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5 Pin tumblers - will turn, wont open

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  • 5 Pin tumblers - will turn, wont open

    While i was picking a 5 pin tumbler lock i raked it, the wrench turned, it turned nearly 45 degrees, then it just stopped, no amount of raking could get it to turn further, so i just turned it back and tried again. It usually opens when you turn it 45 degrees. Why wont it open?

    Ive also had this problem with a wafer lock, it turns nearly 180 degrees but stops just before it would normally open.

    Any ideas?

  • #2
    Originally posted by xile
    While i was picking a 5 pin tumbler lock i raked it, the wrench turned, it turned nearly 45 degrees, then it just stopped, no amount of raking could get it to turn further, so i just turned it back and tried again. It usually opens when you turn it 45 degrees. Why wont it open?

    Ive also had this problem with a wafer lock, it turns nearly 180 degrees but stops just before it would normally open.

    Any ideas?
    Here are two "obvious" answer you may not have considered:
    Is the lock broken?
    Did you try turning it "the other way" instead?

    There is an old joke about lock pickers that who fail to check to see if a lock is actually locked before picking, and end up locking instead of unlocking the lock.

    For people who pick, and make the mistake of picking with a rotation in the wrong direction, there is another tool called a "plug spinner" that allows you to take a lock that has been picked and rotated the wrong direction, and rotate the plug in the other direction. It works by putting tension on a "wound spring" that has a flat "tension wrench" wafer of metal placed in the keyway. When the spring is unwound (quickly) the plug spins in the opposite direction so quickly, that it prevents the pins from being reset, and leaves the plug rotated in the opposite direction.

    Google Images: "plug spinner"

    There are other reasons (lock features and security enhancements) for a lock to fail to unlock when the plug is spun in the cylinder, but I should give other people a chance to answer. (Evil Grin)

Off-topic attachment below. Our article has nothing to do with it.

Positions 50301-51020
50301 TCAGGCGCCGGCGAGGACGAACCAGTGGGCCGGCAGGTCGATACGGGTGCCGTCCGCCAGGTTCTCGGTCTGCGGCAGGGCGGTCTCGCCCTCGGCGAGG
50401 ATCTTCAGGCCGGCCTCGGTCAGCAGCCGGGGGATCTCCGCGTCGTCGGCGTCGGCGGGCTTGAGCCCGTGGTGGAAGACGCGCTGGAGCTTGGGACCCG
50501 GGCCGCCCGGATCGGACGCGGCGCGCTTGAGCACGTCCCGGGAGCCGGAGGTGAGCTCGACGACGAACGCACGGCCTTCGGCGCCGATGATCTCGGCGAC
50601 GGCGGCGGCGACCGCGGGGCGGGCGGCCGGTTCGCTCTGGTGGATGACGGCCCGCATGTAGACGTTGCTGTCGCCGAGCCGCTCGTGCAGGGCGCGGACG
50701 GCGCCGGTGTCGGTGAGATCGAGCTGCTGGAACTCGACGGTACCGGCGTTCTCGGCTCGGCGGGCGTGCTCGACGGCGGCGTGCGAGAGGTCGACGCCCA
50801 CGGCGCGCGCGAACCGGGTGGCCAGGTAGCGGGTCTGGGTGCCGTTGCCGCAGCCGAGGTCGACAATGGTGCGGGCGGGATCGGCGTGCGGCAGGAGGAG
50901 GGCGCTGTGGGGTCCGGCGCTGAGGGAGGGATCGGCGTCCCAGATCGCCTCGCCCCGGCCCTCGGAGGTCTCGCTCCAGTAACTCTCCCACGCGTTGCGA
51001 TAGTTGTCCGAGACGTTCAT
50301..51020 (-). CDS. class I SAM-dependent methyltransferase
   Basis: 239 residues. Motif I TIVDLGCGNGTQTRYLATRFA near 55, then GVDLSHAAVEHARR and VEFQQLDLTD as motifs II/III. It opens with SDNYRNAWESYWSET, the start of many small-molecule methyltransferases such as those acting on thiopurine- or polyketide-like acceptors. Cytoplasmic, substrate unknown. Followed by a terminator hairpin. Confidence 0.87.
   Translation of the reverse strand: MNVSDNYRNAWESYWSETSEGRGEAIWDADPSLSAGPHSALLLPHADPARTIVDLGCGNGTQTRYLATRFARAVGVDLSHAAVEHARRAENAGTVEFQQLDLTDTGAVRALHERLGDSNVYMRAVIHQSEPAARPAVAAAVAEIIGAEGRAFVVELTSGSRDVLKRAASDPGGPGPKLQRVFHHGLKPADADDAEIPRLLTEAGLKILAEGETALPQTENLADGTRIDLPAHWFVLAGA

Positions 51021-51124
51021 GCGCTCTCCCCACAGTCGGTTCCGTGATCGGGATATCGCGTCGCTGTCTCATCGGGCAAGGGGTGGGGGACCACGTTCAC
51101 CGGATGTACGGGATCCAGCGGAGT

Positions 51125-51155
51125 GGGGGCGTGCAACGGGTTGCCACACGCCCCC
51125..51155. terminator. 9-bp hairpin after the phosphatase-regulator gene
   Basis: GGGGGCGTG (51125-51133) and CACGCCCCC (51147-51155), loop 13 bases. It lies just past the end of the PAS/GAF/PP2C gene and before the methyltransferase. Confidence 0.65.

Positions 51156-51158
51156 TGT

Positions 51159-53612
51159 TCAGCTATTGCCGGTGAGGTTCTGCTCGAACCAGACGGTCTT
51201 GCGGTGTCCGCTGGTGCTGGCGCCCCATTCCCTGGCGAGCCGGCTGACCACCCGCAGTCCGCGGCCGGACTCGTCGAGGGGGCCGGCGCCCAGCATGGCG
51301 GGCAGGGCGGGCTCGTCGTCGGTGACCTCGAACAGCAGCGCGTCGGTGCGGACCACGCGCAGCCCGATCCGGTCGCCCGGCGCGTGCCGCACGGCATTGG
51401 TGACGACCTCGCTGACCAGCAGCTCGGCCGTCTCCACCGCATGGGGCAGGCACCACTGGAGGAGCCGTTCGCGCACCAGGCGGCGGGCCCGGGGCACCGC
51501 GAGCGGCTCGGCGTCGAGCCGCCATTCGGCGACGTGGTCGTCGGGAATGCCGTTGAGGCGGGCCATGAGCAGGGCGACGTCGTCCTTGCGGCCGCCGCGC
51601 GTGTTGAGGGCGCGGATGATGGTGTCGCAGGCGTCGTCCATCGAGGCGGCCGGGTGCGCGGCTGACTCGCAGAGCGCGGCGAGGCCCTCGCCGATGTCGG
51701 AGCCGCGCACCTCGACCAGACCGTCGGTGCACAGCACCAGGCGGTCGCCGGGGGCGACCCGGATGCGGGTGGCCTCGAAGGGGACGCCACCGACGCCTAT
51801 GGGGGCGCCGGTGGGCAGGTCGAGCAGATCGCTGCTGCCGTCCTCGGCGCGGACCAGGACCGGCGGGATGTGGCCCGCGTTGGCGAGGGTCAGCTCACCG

Comment


    • #3
      cheers but no, when i went the other way it did pretty much the same thing except it didnt turn as far. the lock is not broken as i can open it with the key, and therefore i know im turning it the right way, and i also know its locked. Im just raking it, so it might be a security enhancement, that was my first thought. Any other suggestions?

      Comment


      • #4
        Originally posted by xile
        Any other suggestions?
        Sure. There are several technologies used by makers of locks to try to make picking/raking less conveinient.
        One example is a "back plate" after the last pin that either must be pressed (usually with the tip of the key when it is inserted in the keyway) in order to actually open the shackle/latch/unlock the lock, OR a backplate that when pushed while tension is placed on the plug (with the tension wrench) causes "set pins" to not let the rotation of the plug in the cylinder cause the lock to become "unlocked" until the plug is reset to its neutral position and tried again.

        Another security measure that is probably not in place, since you mention you were able to rotate the plug 45 degrees, is a set of extra pins (magine a master pin inserted between the top and bottom pin) that provides a false positive on each pin's sheer-line, and lead to "jambing" this extra pin into a guard, part way through rotation. (I've read of techniques to defeat these are similar to those for mushroom pins and pins with serated edges.)